1. In what sense is the agreement being considered (and granted we have very few details at this point) a “binding” agreement for the U.S.?

    One of the purposes of signing on to a binding agreement is to signal to others that your govt will not change course on its policy commitments, even if there is a change in govt. It is not clear how this would work in this context if all of the policy commitments are implemented through executive orders (which could be presumably changed by future Presidents or even by Congressional legislation). To put it differently, it you cannot get the Senate to approve the treaty, can the U.S. meaningfully “bind” itself to an agreement?

  2. The phrase used in the NYTimes article is “politically binding.” Which sounds impressive to the layperson, but seems to suggest Prof. Goldsmith is correct.

  3. do you believe that Belmont and Pink did not involve a presidential or sole Executive Agreement that had a domestic legal effect on its own?

  4. I do not have much to add to Julian Ku and Jack Goldsmith’s cogent and comprehensive analyses of this issue. Their assessment – from both a legal and political standpoint – is correct, in my view. Instead, I would like to offer an additional legal perspective in light of the NYT’s report that: ‘American negotiators are … homing in on a hybrid agreement — a proposal to blend legally binding conditions from an existing 1992 treaty with new voluntary pledges. The mix would create a deal that would update the treaty, and thus, negotiators say, not require a new vote of ratification.’

    Notwithstanding the fact that the 1992 UN Convention Framework on Climate Change (UNFCC) is legally non-binding, the NYT’s report of the US’s creative position on the UNFCC (if accurate) raises the specter of the amendment provisions under Articles 39 and 40 of the Vienna Convention on the Law of Treaties (VCLT). As a matter of interpretation and practice, these provisions require the same level of formalities of ratification when it comes to amendments of treaties. Thus, it is arguable that the US’s creative position with respect to the UNFCC, which ostensibly amounts to a proposed amendment of that convention, would require President Obama to first sign and then seek Senate ratification of the proposed amendment. In short, the President cannot amend the UNFCC on behalf of the US by sole executive agreement.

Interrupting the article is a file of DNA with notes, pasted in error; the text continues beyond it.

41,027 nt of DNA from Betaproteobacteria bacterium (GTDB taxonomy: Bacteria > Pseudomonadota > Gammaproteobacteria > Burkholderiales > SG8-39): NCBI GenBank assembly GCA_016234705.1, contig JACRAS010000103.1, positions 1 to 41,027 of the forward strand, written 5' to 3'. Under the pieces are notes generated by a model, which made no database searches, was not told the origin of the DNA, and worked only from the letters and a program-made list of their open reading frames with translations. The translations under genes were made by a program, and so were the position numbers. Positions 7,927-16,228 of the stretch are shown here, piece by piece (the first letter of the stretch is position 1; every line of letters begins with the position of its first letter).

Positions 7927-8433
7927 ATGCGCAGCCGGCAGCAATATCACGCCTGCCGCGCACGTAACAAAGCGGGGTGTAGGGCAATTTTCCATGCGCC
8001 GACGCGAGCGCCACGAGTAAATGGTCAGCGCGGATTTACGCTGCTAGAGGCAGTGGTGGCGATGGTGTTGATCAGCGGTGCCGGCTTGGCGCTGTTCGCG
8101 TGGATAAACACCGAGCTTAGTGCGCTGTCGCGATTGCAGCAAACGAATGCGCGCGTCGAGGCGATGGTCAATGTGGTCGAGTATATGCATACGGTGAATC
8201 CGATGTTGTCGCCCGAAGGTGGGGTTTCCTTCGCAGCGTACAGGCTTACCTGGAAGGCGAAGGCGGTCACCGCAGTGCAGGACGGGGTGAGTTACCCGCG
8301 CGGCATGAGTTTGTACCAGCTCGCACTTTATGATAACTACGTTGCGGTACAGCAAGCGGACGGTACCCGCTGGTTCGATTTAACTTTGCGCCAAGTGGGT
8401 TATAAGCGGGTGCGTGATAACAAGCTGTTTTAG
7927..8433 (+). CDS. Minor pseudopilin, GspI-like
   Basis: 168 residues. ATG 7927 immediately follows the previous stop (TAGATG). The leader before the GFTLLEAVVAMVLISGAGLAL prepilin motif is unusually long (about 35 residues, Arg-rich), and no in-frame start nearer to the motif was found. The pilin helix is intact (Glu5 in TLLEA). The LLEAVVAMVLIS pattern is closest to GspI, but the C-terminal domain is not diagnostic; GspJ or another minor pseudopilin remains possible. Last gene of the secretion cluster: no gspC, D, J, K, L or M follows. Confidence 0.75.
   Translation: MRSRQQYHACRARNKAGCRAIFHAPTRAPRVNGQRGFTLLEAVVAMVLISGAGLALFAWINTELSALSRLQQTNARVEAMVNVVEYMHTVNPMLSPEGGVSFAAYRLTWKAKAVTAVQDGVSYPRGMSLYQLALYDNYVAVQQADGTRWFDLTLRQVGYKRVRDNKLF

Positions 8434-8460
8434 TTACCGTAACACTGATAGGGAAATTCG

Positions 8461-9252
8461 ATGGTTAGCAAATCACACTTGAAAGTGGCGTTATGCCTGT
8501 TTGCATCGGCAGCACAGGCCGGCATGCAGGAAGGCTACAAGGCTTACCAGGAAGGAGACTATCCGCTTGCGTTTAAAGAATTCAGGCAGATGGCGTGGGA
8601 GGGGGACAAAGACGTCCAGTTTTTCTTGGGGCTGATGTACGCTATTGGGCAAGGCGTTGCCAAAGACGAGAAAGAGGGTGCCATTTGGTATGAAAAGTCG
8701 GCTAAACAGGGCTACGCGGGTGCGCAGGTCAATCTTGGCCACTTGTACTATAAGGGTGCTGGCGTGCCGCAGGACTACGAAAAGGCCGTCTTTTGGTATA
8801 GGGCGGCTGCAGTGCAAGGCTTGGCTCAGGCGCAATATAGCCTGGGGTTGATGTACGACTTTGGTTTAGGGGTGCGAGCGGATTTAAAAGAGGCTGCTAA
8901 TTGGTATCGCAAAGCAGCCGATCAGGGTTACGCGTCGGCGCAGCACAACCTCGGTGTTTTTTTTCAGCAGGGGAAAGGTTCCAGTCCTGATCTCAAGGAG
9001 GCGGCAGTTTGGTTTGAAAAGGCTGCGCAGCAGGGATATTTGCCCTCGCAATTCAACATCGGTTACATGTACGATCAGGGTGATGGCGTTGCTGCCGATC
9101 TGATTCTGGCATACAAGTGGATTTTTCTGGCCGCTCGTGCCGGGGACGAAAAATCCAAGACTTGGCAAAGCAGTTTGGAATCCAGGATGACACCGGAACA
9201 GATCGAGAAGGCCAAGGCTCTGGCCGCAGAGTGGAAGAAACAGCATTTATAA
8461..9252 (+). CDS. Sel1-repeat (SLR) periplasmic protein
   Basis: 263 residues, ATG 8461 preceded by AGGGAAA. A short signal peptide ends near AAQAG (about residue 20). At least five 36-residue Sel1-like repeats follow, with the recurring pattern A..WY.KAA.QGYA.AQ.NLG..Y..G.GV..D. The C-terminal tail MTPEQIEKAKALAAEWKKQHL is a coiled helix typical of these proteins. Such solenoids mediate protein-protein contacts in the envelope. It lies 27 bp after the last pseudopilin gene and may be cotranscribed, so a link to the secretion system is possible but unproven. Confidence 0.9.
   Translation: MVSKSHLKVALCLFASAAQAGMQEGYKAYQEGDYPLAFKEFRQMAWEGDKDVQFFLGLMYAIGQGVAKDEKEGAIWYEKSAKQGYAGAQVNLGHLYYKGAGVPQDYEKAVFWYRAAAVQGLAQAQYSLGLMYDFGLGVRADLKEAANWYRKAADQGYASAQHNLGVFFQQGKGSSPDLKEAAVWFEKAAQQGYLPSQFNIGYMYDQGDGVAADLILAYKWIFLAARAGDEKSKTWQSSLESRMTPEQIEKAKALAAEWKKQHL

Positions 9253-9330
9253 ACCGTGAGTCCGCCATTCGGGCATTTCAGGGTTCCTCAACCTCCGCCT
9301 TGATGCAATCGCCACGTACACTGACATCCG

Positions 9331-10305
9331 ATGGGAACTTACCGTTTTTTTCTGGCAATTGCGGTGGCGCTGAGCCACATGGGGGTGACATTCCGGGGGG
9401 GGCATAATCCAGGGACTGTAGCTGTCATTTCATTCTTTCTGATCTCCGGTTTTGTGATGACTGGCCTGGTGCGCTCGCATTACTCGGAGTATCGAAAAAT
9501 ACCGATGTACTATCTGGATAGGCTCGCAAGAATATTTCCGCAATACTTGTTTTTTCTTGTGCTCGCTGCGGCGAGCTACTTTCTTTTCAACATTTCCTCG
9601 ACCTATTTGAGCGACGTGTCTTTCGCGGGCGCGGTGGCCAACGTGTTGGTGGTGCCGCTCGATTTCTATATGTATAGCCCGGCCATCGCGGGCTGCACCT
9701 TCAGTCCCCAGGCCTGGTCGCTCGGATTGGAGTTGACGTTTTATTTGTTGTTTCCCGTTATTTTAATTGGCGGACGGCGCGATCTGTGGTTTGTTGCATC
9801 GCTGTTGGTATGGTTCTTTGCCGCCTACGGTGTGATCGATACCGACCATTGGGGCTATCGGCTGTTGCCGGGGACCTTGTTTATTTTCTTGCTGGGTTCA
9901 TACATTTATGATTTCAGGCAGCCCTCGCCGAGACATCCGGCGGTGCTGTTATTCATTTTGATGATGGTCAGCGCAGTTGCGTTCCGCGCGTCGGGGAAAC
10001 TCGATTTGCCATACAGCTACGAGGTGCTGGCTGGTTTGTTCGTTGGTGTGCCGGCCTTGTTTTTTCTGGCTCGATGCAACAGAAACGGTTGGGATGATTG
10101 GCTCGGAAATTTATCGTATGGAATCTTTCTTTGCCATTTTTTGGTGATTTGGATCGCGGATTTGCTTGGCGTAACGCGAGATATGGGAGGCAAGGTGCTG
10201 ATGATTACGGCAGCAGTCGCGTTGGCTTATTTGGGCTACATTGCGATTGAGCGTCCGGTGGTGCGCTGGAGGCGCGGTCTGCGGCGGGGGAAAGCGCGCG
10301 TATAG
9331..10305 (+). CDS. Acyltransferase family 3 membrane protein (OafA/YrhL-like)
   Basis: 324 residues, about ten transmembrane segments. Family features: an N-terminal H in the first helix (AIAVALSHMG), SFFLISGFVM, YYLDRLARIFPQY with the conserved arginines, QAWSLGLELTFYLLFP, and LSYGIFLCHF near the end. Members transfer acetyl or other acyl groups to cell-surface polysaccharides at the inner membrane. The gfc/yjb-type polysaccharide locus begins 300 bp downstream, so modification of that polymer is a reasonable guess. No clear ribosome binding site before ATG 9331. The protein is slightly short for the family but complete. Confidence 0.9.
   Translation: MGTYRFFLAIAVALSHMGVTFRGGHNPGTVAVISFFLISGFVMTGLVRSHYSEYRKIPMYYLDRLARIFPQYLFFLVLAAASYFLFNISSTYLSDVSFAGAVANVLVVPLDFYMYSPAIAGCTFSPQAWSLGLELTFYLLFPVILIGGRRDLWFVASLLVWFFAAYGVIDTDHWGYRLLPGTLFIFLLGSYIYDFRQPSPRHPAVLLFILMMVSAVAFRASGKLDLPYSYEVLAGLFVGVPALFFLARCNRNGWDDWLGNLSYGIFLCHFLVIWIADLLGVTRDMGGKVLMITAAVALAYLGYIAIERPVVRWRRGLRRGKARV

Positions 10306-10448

Of course, this is but one potential legal argument with respect to the US’s position. Given the cryptic (and at times, contradictory) wording in the NYT’s article, the Obama Administration may have in mind the creation of a new Protocol pursuant to the UNFCC (such as the Kyoto Protocol, which the Senate never ratified). Such a Protocol raises several other issues that I will not address here. But I think Julian Ku and Jack Goldsmith are basically right: given the voluntary basis – i.e. legally non-binding nature – of the proposals contemplated by the President, any executive actions along these lines, no matter how dubious their international or internal legal basis, would have little legal effect in the end. Their true end is likely political: to rally Democrat voter turnout for the 2014 elections.

  5. It is somewhat unclear, but a “voluntary pledge” would not be an “amendment” or “Protocol” to a treaty. Yet, a “voluntary pledge” could implicate “estoppel” at a later date, unless it is understood that the “pledge” is merely “political.”
    p.s. The President has engaged in sole Exec. Ags. to supplement treaties — e.g., Exec. Ags. to supplement NATO SOFA.

  6. To pick up on your point, Jordan, it could also potentially qualify as a ‘unilateral act’, if all the requirements were met. But again, with such a vague, and at times confusing, report of the US’s position in the NYT’s article, it is hard to say what’s what. I guess we will just have to wait for these crucial details to come to light to make an informed opinion.